She used Lacey Lamb – that lovely laceweight wool with impossibly large amounts of yardage in each skein. Karen reports that it "blooms" beautifully – just with knitting.
And if you look very closely, you might see a color variation up near the top. Contrary to your first thought – that once again, my camera skills were less than expert – you are seeing a different dyelot. Karen reports that she just grabbed two skeins off the shelf and didn't check the dyelot. For shame! Sometimes it doesn't matter – but sometimes it does – and now you can see why. We always try to check when you are buying for a project – but checking dyelot is a good habit for every knitter and the more eyes the better!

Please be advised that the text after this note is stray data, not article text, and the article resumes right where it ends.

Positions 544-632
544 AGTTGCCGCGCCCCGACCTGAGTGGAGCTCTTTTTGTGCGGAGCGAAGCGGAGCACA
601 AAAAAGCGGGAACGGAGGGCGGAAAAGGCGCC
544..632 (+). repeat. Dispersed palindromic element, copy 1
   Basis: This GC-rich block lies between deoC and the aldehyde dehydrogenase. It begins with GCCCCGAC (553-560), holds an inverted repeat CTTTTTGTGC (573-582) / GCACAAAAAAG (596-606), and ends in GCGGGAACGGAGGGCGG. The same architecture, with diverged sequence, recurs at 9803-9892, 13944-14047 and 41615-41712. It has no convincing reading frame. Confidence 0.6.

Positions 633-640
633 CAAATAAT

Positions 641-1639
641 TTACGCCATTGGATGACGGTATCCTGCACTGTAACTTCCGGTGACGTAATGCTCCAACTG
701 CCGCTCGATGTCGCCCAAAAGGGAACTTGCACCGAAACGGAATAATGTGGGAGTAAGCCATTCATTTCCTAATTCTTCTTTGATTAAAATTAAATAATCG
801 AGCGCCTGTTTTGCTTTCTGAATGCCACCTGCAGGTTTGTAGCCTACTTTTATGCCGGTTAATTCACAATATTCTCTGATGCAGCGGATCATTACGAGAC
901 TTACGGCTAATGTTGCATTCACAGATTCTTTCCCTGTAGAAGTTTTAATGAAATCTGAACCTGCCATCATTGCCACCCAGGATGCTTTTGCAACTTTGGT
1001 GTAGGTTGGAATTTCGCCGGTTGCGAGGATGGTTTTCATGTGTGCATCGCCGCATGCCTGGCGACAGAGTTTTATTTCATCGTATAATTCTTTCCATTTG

Finally, although you can't really see them in the photo (it's that photographer again), this shawl features nupps – a design feature in many eastern European lace patterns that involves knitting and/or purling 6 or 7 stitches together. Many a knitter has cursed this particular stitch and searched for a reliably simple way of completing it. Karen says she has found a neat trick for painless nupps – and she's happy to share it. Just stop in and ask her!